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A Practical Guide to Honoring Vets on Veterans Day

A Practical Guide to Honoring Vets on Veterans Day

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The following article originally appeared at In Military.

By Wes O’Donnell
In Military

In 1918, at the close of one of the most horrific wars in modern history, the fighting officially ceased at the 11thhour of the 11th day of the 11th month. The day became known as Armistice Day around the world. The United States Congress officially recognized the day by making it a national holiday in 1938, but it wasn’t until 1947 in Alabama that a young WW2 veteran named Raymond Weeks called it a “National Veterans Day”. The name stuck. By 1954 Congress passed the bill that President Eisenhower signed proclaiming November 11 as Veterans Day. Raymond Weeks would later go on to receive the Presidential Citizens Medal from President Reagan in 1982.

In the United States, you can’t throw a rock without hitting either a veteran or someone that knows or is related to a veteran. Such is our proud military tradition in this country. And despite the turmoil of our beloved Vietnam-Era heroes, today’s veterans are rightly honored nearly nationwide by conservatives and liberals alike.

So how can you show your appreciation for the men and women that have sacrificed on our behalf? We’ve all heard the “raise a flag in your neighborhood” or “attend a Veterans Day parade” options, but what are some of the practical ways that you can show your gratitude for your freedom?

Volunteer at a VA hospital

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We’ve all heard the veteran’s hospital horror stories, but the bottom line is that there are amazing VA caregivers and employees doing a thankless job day in and day out. They welcome volunteers with open arms.

Pick up the tab for a veteran

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See that guy over there wearing a Vietnam Veteran hat? Wouldn’t it be awesome if you told the server that you wanted to pay his tab for him?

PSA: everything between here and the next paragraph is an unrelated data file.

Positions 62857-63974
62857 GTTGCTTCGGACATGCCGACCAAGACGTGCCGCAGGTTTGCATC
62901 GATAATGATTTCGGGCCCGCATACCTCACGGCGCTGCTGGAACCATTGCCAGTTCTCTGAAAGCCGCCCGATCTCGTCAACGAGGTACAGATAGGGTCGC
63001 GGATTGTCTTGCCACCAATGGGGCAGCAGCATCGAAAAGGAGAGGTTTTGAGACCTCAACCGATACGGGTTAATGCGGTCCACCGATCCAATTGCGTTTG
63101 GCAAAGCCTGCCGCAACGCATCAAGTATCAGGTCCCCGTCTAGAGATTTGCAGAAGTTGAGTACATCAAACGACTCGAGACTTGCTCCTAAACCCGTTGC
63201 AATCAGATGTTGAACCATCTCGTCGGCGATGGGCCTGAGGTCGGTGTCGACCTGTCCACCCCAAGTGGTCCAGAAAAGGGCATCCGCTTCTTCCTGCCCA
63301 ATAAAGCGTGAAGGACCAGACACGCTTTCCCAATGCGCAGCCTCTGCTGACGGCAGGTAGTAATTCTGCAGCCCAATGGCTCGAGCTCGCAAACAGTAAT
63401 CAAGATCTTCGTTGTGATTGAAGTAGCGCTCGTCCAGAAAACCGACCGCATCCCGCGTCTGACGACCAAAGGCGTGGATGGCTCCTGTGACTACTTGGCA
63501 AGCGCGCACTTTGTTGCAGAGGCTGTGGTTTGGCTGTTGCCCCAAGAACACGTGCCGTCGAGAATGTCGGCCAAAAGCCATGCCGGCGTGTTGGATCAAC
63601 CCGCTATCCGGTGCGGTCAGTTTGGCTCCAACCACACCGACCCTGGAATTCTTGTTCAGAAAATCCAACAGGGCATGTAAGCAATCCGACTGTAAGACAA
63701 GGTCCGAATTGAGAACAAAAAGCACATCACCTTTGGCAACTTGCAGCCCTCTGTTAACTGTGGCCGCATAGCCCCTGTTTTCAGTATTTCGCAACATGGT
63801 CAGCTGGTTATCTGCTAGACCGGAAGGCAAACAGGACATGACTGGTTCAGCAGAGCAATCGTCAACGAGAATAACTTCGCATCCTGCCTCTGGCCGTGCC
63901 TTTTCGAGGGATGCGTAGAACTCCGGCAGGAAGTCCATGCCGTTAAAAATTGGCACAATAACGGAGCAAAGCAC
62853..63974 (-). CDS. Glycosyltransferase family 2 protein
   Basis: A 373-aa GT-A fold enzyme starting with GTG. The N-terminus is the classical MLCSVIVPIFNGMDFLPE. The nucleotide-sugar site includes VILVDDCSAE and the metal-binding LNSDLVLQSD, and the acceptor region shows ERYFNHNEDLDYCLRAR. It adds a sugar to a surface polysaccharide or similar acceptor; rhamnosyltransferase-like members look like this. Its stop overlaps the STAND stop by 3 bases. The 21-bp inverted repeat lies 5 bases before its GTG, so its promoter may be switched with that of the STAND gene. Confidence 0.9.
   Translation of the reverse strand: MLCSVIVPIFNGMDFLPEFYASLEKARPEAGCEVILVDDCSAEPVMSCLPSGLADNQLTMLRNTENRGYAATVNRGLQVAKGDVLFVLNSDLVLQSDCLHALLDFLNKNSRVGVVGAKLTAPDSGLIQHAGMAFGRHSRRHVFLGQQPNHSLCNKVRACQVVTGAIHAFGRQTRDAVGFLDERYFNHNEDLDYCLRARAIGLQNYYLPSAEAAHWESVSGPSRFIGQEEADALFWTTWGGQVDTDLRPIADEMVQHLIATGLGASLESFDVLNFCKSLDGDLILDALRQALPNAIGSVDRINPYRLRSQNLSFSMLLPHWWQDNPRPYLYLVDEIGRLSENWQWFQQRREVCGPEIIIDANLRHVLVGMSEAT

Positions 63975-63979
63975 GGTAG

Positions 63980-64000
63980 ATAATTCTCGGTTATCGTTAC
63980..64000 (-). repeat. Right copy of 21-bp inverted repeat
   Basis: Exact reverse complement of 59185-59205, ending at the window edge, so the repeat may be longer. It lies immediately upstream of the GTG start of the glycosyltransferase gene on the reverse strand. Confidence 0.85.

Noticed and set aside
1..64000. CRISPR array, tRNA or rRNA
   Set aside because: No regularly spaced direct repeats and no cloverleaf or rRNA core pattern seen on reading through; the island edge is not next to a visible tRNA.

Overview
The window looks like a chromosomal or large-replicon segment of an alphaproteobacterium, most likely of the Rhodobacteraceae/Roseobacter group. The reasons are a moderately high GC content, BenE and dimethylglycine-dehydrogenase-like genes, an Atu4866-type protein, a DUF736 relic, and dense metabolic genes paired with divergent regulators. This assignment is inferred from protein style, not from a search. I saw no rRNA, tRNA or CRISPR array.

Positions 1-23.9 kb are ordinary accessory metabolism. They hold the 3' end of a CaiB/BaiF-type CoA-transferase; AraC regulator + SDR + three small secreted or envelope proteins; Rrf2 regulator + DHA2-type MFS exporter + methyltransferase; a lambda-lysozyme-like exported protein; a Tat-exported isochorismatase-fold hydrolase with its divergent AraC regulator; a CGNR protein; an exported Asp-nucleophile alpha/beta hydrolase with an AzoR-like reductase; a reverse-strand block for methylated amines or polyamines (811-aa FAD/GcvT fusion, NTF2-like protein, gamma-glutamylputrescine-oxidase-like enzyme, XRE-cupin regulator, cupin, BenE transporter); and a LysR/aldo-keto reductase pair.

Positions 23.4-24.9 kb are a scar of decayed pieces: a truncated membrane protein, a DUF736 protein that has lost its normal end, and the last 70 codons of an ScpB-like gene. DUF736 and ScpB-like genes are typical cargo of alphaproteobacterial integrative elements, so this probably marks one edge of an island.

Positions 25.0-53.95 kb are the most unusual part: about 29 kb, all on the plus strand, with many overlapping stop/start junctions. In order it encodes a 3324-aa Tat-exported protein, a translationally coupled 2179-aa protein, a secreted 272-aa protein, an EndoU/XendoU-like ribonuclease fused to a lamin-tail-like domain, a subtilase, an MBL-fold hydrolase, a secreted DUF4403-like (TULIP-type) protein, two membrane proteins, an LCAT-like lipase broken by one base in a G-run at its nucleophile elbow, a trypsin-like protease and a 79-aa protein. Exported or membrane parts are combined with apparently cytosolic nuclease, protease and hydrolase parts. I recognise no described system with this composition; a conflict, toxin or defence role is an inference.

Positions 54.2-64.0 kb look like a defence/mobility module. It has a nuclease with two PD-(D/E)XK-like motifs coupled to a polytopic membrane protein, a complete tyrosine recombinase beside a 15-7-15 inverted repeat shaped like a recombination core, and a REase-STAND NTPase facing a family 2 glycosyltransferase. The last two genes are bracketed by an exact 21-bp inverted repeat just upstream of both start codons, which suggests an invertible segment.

Make a tax-deductible donation to a reputable veteran charity

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Just remember to do your research. Unfortunately, there are several shady veterans’ charities that attempt to capitalize on the good will shown towards our heroes. Here’s a good place to start: https://www.charitywatch.org/home

Seek out Veteran-Owned Small Businesses

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You have to shop anyway, might as well spend your money at a store that is owned by a veteran; or at least one that is vet friendly. Home Depot and Texas Roadhouse are two that come to mind.

Offer freebies at your business

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Do you own a business? Offer veteran discounts! In my state of Michigan, we have “Veteran” right on our driver’s license making it easy to get a discount when one is offered. Most vets don’t seek out discounts, but they’re nice when they pop up.

Support our WARDOGS aka Military Working Dogs (MWDs)

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Don’t forget, MWDs are veterans too! Support the Vetdogs program with a donation or by spreading the word about their program.

Remember that there are 364 other days to celebrate our Veterans

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When choosing to volunteer, service members do much more than march off to war. We give up our personal autonomy on where we want to live and work. We willingly sacrifice holidays, birthdays and family milestones. Thanks to amazing universities like American Military University, we no longer have to postpone educational pursuits, but any professional civilian careers have to get put on hold. We often sacrifice our personal passions and hobbies as many of the hours are unconventional. And perhaps most importantly, we put enormous strain on relationships, push loved ones to the breaking point, and leave memories behind every few years as our jobs sometimes require us to relocate.

Honoring veterans year round makes their sacrifice a little more bearable.

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